A split among economists over whether a debt ceiling vote should be tied to spending cuts highlights the risk of overconfidence, despite a consensus opinion in the latest Journal survey that the ceiling will be raised before an August deadline.

“The problem with games of chicken is that occasionally they result in collisions,” said David Wyss, chief economist of Standard & Poor’s Corp., referring to the political tussle over increasing the amount the U.S. can borrow. If a deal isn’t reached “the bond market is going to react badly, the question is how badly.” He also noted the efforts to avoid a technical default by cutting government payments elsewhere could have negative implications for the economy.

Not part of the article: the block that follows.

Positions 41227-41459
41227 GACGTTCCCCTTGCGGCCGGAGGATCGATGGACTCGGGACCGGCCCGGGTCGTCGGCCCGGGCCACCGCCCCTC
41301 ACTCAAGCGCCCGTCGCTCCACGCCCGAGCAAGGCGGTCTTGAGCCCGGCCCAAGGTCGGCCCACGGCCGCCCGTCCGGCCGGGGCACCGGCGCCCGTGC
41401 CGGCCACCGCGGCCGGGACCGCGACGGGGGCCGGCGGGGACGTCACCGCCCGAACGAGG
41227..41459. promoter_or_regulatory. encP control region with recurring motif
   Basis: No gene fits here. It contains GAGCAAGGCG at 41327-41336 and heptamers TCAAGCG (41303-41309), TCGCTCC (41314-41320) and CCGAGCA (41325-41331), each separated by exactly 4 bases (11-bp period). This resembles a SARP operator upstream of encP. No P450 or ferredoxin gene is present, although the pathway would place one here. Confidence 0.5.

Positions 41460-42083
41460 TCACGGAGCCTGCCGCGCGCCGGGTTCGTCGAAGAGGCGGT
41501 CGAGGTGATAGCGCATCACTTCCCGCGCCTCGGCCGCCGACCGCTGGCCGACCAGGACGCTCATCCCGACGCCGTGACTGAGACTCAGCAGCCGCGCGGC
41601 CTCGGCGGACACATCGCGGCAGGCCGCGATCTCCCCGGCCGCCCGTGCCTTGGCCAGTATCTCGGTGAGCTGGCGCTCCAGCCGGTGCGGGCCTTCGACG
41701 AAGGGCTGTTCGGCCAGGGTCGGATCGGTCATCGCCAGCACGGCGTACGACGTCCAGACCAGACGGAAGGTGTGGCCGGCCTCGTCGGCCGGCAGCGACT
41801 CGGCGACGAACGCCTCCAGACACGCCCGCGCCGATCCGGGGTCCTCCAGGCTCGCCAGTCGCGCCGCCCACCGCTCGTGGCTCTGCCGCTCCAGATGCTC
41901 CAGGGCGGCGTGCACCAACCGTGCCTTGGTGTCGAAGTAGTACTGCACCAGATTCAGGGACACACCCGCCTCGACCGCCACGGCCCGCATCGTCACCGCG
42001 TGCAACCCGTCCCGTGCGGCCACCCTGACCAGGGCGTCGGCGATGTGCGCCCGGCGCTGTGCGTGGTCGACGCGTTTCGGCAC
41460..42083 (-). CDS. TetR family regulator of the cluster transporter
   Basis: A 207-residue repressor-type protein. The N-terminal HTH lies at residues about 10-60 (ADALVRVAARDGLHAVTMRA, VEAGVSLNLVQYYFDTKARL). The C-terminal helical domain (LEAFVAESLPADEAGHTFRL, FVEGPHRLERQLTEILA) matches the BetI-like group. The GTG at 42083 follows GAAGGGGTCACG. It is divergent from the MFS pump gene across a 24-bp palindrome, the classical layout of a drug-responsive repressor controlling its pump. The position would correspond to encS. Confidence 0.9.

By a 9-1 margin the economists expect a deal will be reached to raise the debt ceiling by August. However, of the 46 economists who answered the question (nine survey participants chose not to respond to the query), 23 said the the vote should be tied to spending cuts, while the other 23 thought linking the two is a mistake.

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